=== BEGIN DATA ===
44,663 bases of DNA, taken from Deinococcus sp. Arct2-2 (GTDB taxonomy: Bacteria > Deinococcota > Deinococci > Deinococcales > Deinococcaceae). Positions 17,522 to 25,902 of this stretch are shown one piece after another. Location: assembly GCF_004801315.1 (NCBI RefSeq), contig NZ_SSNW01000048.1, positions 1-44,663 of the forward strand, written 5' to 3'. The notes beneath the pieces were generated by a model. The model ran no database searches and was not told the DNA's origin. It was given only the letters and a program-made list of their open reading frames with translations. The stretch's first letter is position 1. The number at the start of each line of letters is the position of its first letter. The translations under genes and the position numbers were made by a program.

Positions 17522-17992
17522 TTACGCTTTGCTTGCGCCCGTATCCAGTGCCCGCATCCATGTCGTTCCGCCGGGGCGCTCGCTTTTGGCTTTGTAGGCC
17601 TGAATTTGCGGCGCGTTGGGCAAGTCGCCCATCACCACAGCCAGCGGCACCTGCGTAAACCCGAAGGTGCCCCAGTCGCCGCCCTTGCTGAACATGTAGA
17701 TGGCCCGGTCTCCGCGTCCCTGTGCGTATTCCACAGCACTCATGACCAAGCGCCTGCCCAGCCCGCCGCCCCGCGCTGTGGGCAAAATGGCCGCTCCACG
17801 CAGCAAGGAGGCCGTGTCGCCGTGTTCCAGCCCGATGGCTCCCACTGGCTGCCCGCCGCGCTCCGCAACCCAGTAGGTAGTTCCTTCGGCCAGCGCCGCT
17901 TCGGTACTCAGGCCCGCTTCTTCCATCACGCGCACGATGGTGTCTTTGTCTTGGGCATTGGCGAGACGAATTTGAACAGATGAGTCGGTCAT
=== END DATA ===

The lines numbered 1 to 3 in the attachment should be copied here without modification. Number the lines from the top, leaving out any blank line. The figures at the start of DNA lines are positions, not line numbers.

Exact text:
44,663 bases of DNA, taken from Deinococcus sp. Arct2-2 (GTDB taxonomy: Bacteria > Deinococcota > Deinococci > Deinococcales > Deinococcaceae). Positions 17,522 to 25,902 of this stretch are shown one piece after another. Location: assembly GCF_004801315.1 (NCBI RefSeq), contig NZ_SSNW01000048.1, positions 1-44,663 of the forward strand, written 5' to 3'. The notes beneath the pieces were generated by a model. The model ran no database searches and was not told the DNA's origin. It was given only the letters and a program-made list of their open reading frames with translations. The stretch's first letter is position 1. The number at the start of each line of letters is the position of its first letter. The translations under genes and the position numbers were made by a program.

Positions 17522-17992
17522 TTACGCTTTGCTTGCGCCCGTATCCAGTGCCCGCATCCATGTCGTTCCGCCGGGGCGCTCGCTTTTGGCTTTGTAGGCC